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Session in a website with html pages and servlets

A Kumar
Ranch Hand

Joined: Jul 04, 2004
Posts: 979
Hi all,

How can we track the session in a website if the user has logged in using the servlet and then transversed through html pages of the site and then comes back to a servlet..

Will the same session that i created in the login servlet...

HttpSession...

be accessible in the latter servlet even after the user has acccessed the intermediate html pages...

Regards
David O'Meara
Rancher

Joined: Mar 06, 2001
Posts: 13459

Yes, the session will still exist as long as the user is using the same browser instance
A Kumar
Ranch Hand

Joined: Jul 04, 2004
Posts: 979
Thank you David...

Suppose i open a popup window in which i call a servlet that displays a Pdf in the popup...will the session exist in that servlet....

If not how to check the session...in the new servlet requested through the popup...

Regards
William Brogden
Author and all-around good cowpoke
Rancher

Joined: Mar 22, 2000
Posts: 12835
    
    5
Each session is tied to a "web application" - see the Javadocs for HttpSession or read the Servlet API - download it here.
All servlets in a "web application" share the same ServletContext.
Bill
David O'Meara
Rancher

Joined: Mar 06, 2001
Posts: 13459

I think it's easier with a short description of how sessions are supported...

When you send the first request to a web site, the site decides to initiate a session (to remember this user and track their usage of the site) and sends a session token back to the client. Any request sent from the client back to that site will contain that token, just like saying 'Hey, remember me?'.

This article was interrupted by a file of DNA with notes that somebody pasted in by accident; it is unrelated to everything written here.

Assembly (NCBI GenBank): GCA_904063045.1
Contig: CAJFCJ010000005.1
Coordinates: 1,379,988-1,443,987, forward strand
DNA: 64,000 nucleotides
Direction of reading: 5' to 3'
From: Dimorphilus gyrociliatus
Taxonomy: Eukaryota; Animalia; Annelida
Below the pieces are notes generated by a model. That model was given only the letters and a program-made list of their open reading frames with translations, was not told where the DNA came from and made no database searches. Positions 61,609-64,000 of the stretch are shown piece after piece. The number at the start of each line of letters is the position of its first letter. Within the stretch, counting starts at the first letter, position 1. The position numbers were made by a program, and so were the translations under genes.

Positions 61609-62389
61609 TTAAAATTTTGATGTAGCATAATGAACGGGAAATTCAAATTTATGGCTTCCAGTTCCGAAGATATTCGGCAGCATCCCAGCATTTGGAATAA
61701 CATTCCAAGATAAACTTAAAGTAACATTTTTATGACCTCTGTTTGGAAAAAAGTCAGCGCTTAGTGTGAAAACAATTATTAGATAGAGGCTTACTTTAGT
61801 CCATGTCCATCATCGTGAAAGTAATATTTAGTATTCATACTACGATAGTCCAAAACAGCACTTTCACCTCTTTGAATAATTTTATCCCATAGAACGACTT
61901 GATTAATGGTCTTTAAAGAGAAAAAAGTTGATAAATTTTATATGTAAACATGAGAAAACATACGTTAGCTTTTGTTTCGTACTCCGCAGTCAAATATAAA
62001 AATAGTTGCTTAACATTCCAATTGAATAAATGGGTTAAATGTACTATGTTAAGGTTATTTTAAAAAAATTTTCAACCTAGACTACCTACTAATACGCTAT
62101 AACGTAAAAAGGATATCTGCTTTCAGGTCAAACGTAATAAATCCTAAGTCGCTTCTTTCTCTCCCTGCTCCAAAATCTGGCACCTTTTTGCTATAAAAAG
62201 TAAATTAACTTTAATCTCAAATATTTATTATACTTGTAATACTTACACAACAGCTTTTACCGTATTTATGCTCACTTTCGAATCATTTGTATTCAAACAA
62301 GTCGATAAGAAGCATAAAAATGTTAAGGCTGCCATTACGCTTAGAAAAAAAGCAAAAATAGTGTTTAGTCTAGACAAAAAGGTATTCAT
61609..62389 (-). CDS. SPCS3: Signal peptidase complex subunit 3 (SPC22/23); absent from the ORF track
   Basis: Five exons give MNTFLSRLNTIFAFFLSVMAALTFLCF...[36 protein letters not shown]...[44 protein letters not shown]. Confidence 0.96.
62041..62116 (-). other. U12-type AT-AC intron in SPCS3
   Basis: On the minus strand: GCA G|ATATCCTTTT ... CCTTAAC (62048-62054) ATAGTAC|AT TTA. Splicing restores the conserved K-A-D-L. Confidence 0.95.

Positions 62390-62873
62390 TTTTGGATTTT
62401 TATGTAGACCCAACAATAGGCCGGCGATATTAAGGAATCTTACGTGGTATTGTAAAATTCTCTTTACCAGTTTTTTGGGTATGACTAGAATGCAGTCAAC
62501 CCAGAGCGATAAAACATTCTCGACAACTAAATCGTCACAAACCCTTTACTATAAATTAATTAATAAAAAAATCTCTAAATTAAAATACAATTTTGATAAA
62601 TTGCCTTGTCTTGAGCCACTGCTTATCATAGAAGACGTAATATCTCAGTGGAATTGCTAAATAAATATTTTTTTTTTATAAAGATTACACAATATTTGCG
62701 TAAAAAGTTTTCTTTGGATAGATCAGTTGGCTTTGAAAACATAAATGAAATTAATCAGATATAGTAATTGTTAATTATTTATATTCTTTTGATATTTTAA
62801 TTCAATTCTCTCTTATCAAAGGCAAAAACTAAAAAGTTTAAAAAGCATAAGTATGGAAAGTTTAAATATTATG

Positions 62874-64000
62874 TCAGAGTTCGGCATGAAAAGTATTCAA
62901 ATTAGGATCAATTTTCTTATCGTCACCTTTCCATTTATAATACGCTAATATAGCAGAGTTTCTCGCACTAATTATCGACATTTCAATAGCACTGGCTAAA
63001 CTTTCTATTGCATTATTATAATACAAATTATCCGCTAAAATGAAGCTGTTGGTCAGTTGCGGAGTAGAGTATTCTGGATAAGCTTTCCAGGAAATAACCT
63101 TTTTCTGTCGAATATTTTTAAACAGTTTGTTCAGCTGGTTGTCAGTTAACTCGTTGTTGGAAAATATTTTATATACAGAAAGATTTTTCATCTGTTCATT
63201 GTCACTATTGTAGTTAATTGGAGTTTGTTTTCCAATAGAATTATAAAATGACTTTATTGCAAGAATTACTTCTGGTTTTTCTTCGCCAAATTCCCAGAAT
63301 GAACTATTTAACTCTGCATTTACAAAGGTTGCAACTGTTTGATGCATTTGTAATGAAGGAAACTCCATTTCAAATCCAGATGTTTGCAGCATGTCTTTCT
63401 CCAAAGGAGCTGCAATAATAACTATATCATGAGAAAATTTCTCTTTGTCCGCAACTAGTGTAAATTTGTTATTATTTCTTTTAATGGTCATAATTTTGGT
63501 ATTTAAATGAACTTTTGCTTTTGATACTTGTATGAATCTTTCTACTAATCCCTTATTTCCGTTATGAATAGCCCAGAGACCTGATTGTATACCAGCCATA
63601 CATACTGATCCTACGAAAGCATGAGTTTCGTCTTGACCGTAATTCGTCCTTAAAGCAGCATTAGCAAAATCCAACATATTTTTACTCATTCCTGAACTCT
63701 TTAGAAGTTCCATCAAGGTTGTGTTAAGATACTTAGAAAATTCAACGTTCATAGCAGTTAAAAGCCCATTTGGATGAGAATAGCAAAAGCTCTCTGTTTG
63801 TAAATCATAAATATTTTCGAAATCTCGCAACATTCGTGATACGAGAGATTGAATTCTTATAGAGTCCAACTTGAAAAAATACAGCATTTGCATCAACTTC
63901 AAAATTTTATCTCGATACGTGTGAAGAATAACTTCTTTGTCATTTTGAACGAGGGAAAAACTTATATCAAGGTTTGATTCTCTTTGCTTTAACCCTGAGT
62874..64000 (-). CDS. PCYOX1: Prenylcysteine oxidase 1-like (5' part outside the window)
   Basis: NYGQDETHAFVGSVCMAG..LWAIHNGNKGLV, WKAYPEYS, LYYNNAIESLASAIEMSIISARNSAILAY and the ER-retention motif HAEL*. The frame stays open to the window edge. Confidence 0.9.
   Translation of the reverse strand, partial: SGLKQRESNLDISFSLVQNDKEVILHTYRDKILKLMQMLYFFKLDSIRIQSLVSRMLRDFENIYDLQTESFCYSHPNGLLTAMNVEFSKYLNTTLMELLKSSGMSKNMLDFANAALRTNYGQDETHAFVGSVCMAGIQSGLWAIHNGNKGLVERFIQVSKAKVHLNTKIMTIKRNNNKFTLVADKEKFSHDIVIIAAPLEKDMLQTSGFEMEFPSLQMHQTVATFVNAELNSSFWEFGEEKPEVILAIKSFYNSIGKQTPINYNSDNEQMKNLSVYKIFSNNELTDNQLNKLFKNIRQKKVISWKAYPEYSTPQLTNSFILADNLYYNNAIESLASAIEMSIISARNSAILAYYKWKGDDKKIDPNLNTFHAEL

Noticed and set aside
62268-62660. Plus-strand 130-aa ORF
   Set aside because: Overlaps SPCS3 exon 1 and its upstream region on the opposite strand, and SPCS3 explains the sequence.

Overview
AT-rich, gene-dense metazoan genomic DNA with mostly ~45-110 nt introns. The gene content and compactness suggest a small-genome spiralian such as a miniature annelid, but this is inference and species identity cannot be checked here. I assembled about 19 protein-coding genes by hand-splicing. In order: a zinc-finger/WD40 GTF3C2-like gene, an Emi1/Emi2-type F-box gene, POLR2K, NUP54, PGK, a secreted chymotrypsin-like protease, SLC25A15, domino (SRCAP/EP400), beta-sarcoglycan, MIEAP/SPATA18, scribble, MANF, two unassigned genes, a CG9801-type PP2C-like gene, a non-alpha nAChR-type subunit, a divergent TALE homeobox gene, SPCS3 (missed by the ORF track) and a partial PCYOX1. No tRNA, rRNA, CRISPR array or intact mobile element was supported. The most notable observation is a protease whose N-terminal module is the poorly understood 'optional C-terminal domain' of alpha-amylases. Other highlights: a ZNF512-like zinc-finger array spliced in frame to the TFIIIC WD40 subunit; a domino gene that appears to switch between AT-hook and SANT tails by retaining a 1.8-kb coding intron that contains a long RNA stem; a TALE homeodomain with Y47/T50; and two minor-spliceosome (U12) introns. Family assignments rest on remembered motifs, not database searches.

The client doesn't distinguish between sending requests for static or dynamic content as it really doesn't know. It just keeps sending requests and including the token, the server is free to make use of the token if it wants or can ignore it.

With session tokens, the client will continue sending the token until one of several things occurs. If the browser is closed the session is lost. If the token expires it no longer gets sent. If the server 'rejects' the token, the client stops sending it, although this is a special case of the previous case, since the server instructs the client to expire the token immediately.

Coming back to your second question, a pop-up window is created by the original browser instance and also passes the token to the server. There is a bug in some versions of IE where this doesn't work, but the general rule is that pop up windows don't affect the behaviour.
A Kumar
Ranch Hand

Joined: Jul 04, 2004
Posts: 979
Thank you DAvid and William....

that was quite resourcefuL.inputs..

Regards
 
It is sorta covered in the JavaRanch Style Guide.
 
subject: Session in a website with html pages and servlets